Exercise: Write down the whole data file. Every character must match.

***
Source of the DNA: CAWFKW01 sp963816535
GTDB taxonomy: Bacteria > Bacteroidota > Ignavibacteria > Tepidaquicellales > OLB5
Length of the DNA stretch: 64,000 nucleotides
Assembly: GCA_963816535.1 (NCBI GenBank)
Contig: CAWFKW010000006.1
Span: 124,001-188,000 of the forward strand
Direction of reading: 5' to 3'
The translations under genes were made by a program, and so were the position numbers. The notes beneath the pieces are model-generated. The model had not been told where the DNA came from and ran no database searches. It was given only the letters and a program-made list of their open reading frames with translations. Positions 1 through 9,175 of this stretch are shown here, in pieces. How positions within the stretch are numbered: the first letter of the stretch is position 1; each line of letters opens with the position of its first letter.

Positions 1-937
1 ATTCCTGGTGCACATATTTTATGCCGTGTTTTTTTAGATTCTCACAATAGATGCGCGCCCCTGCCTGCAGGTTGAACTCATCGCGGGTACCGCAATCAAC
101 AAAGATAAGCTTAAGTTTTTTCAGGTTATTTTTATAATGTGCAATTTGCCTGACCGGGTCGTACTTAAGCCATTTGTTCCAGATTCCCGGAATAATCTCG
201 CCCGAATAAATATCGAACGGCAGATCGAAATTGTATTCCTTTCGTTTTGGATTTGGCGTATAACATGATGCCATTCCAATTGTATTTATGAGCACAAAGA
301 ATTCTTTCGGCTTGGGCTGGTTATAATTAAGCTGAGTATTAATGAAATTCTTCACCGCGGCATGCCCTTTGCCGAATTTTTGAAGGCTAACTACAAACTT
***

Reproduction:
Source of the DNA: CAWFKW01 sp963816535
GTDB taxonomy: Bacteria > Bacteroidota > Ignavibacteria > Tepidaquicellales > OLB5
Length of the DNA stretch: 64,000 nucleotides
Assembly: GCA_963816535.1 (NCBI GenBank)
Contig: CAWFKW010000006.1
Span: 124,001-188,000 of the forward strand
Direction of reading: 5' to 3'
The translations under genes were made by a program, and so were the position numbers. The notes beneath the pieces are model-generated. The model had not been told where the DNA came from and ran no database searches. It was given only the letters and a program-made list of their open reading frames with translations. Positions 1 through 9,175 of this stretch are shown here, in pieces. How positions within the stretch are numbered: the first letter of the stretch is position 1; each line of letters opens with the position of its first letter.

Positions 1-937
1 ATTCCTGGTGCACATATTTTATGCCGTGTTTTTTTAGATTCTCACAATAGATGCGCGCCCCTGCCTGCAGGTTGAACTCATCGCGGGTACCGCAATCAAC
101 AAAGATAAGCTTAAGTTTTTTCAGGTTATTTTTATAATGTGCAATTTGCCTGACCGGGTCGTACTTAAGCCATTTGTTCCAGATTCCCGGAATAATCTCG
201 CCCGAATAAATATCGAACGGCAGATCGAAATTGTATTCCTTTCGTTTTGGATTTGGCGTATAACATGATGCCATTCCAATTGTATTTATGAGCACAAAGA
301 ATTCTTTCGGCTTGGGCTGGTTATAATTAAGCTGAGTATTAATGAAATTCTTCACCGCGGCATGCCCTTTGCCGAATTTTTGAAGGCTAACTACAAACTT